With the festive season almost upon us, we look at how you can keep HMRC happy when making claims for gifts and entertainment.
At this time of year, one of the most frequently asked questions relates to claiming back money spent on Christmas entertainment and gifts, and ultimately, whether it’s allowed. The short answer is that it is fine to make a claim, so long as you consider the different tax rules.
What are the rules?
HMRC has set out rules for client entertainment, staff entertainment, gifts and what’s known as trivial benefits. Once you understand these, making a claim is straightforward. Let’s look at each one in turn.
First, it’s important to understand the definitions HMRC uses for describing entertainment. ‘Business entertainment’ relates to forming and strengthening business relationships, discussing strategy and projects. Taking a client to dinner where the purpose is to agree a deal would qualify, so long as the amount spent isn’t excessive.
However, hosting a box at a sporting event is more than likely going to fall into the ‘Non-business entertainment’ category, as this describes social engagements.
What are the options on business entertainment?
A limited company can pay for a legitimate ‘Business entertainment’ expense. Even though there’s no tax benefit to doing so, it’s worth doing because, in the example of dinner, if you pay the bill with your own money, you’ll be paying with cash that’s already been taxed. Should the situation arise where you do pay with your own money, retain the receipt, and use it to claim back the amount spent.
As a rule, if the occasion is social then it’s best not to involve your company. The primary reason for this is that it would incur Corporation Tax and National Insurance. The cost of entertaining is specifically listed as a type of expense that can’t be deducted from taxable profit. The same applies to VAT on the expenses – it can’t be reclaimed.
Of course, it’s not just clients you could entertain. You might want to treat employees too. An annual Christmas function or a BBQ are covered by the rules, and one-person limited companies can use the expense option too.
Whatever the size of the company, as you’d expect, there’s specific guidance to follow:
- All employees must be invited to attend. It can only be an annual event.
- This means that ‘one-off’ events to celebrate a new contract, for example, don’t meet the ‘annual’ criteria.
- An annual limit of £150 per person applies. Anything over this amount is a taxable benefit in kind, which employees are then liable for. It’s therefore worth keeping a close eye on costs throughout the year.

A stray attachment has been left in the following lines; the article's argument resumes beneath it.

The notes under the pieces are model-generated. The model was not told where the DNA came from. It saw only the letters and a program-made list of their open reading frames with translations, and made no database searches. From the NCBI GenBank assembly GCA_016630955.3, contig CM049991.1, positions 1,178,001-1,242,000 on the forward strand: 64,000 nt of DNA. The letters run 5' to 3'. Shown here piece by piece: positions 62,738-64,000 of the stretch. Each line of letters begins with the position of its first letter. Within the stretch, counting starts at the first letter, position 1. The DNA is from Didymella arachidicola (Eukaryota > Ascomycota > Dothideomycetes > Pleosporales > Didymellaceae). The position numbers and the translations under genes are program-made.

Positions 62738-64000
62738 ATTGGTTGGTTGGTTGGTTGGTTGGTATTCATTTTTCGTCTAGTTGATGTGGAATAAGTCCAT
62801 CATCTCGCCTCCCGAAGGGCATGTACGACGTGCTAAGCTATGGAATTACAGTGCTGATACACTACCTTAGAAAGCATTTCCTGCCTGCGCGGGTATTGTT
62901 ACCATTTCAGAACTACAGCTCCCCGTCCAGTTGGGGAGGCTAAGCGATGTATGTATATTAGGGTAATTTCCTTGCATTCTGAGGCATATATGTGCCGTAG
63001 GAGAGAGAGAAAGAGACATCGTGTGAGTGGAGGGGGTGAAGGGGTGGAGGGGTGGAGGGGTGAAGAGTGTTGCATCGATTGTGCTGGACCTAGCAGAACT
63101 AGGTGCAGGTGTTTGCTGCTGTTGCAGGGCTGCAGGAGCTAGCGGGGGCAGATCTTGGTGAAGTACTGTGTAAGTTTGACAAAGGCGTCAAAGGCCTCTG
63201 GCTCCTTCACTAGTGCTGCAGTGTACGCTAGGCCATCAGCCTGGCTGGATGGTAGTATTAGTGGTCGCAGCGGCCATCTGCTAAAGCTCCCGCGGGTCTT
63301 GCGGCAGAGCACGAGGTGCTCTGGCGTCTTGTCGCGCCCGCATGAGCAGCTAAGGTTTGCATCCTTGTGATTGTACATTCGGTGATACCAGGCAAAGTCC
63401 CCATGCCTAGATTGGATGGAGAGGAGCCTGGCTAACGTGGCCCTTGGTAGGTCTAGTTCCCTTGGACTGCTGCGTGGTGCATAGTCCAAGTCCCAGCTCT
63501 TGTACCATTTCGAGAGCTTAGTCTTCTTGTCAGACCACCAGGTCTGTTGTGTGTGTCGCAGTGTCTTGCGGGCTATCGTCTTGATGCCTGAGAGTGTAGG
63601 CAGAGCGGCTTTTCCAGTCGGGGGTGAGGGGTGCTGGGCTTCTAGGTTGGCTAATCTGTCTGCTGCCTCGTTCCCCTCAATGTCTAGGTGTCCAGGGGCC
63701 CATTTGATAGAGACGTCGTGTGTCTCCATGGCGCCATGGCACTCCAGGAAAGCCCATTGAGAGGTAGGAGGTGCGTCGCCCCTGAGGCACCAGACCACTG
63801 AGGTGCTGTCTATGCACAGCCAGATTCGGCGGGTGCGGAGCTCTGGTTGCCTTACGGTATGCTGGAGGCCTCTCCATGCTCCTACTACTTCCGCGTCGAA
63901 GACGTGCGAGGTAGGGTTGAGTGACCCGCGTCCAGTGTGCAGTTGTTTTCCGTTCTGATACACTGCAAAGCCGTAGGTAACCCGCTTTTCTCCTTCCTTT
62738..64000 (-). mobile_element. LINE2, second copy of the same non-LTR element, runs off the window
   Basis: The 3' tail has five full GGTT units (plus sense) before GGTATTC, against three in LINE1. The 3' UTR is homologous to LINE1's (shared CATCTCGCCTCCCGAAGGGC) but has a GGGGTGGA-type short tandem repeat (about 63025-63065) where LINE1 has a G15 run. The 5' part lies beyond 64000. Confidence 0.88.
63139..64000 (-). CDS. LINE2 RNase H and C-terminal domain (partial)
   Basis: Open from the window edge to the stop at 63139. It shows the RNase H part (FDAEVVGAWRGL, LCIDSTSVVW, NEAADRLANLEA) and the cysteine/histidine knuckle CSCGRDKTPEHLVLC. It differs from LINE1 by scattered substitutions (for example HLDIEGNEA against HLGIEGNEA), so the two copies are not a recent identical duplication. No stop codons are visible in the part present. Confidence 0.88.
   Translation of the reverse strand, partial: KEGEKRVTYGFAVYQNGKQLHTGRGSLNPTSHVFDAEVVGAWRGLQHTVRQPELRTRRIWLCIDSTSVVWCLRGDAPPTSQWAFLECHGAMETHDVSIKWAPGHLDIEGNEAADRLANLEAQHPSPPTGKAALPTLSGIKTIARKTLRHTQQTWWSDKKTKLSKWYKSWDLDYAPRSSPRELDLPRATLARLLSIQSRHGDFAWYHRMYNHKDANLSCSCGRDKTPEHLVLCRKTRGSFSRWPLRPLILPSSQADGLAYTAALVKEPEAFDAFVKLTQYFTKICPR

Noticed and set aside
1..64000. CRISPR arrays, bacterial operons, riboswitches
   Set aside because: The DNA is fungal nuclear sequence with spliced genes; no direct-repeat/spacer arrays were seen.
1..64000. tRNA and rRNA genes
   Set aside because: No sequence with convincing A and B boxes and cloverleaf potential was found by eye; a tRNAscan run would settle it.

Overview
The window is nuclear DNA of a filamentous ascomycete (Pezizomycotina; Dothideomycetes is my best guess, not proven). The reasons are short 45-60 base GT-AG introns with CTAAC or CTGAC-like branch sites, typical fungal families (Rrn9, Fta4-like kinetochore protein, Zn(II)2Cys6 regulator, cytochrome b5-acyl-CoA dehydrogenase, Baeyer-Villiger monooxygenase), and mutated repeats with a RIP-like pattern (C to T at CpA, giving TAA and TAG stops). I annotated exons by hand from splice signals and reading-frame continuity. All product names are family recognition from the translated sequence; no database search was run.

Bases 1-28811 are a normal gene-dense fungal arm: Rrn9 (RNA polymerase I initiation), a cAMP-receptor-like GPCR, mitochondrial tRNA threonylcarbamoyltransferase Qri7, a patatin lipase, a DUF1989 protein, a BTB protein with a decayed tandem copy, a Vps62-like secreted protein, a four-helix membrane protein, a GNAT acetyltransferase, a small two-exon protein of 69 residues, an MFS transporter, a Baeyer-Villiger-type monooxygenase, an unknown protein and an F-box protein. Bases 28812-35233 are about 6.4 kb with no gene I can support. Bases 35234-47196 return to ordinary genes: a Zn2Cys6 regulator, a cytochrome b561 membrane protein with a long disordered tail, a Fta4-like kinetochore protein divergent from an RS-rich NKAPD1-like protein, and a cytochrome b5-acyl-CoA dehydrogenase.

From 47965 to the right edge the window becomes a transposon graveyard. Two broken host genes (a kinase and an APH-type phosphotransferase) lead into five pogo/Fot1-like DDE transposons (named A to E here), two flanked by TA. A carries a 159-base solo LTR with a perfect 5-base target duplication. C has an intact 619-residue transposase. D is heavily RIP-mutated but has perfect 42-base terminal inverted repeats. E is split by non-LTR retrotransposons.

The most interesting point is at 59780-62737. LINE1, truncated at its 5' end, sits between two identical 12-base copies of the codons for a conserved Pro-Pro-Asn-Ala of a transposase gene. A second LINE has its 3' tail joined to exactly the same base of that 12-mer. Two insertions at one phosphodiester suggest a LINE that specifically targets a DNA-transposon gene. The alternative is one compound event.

- Employees can bring a guest and they too are bound by the £150 limit, bringing the total amount per couple to £300.
- It’s important to acknowledge that the £150 is not an allowance. An event must take place and receipts need to be kept so the expense can be justified and prove the £150 limit was observed.
If the company is VAT registered, then staff entertainment costs can be claimed as expenses for Corporation Tax and the VAT paid. But note that if an employee does bring a guest, the related VAT for the guest’s expenses can’t be reclaimed from HMRC.
There are times when you might want to send a gift, perhaps at the end of a project, or to say thank you to a client for their custom at Christmas. This can be claimed provided it has a ‘conspicuous’ logo or advert for the company on the gift.
In addition, the gift shouldn’t exceed £50 and should be limited to one gift per client, per year. Food, drink, tobacco and vouchers aren’t allowed regardless of whether they carry an advert or not. HMRC lists diaries, pens and mouse mats as examples of items that qualify.
HMRC regards ‘trivial benefits’ as gifts that are given to staff that don’t constitute a ‘benefit in kind’. These gifts don’t need to be reported to HMRC, but as ever, it’s important to observe the rules governing this type of expense. If the following four rules aren’t met, then the gift becomes taxable.
- Each gift can’t exceed £50 in value
- Cash and cash vouchers don’t qualify
- Performance-related gifts are not allowed
- It shouldn’t be part of an individual’s contract
What about directors?
Directors can also receive gifts up to a value of £50. It’s a good way to get a little more from your company provided the total over a year doesn’t exceed £300. At inniAcounts, we encourage our clients to follow this guidance to make sure they don’t raise the attention of HMRC:
- Don’t spend the full allowance in one transaction. Regularly buy £50 vouchers for example, rather than buy six in one go.
- To help, use them to mark special occasions throughout the year such as a birthday, Christmas or anniversary.
- But be careful not to use a regular subscription as trivial benefits. If staff believe a subscription will continue indefinitely then HMRC might consider it a contractual arrangement.
- Purchase directly from the company bank account rather than back-claiming the cost.
And family members not involved in the company?
Yes, they can be given gifts, but they would form part of the director’s yearly allowance. In the case of employing a member of the family, (not as a director), then gifts follow the same rules as non-family employees. If there are no other employees, then apply the £300 rule.
Of course, accountants manage these rules every day, so, if in doubt, get help.
This guide was written by Greg Timson FCCA, Chief Accountant at inniAccounts
Greg Timson is the Chief Accountant at inniAccounts, which provides accountancy services to contractors, consultants and small businesses.
Greg holds both AAT and ACCA qualifications and has over 14 years’ experience helping clients meet their accountancy needs throughout the financial year. He heads up the compliance and technical aspects of inniAccounts’ practice and is an expert at helping contractors and consultants with complex tax matters.
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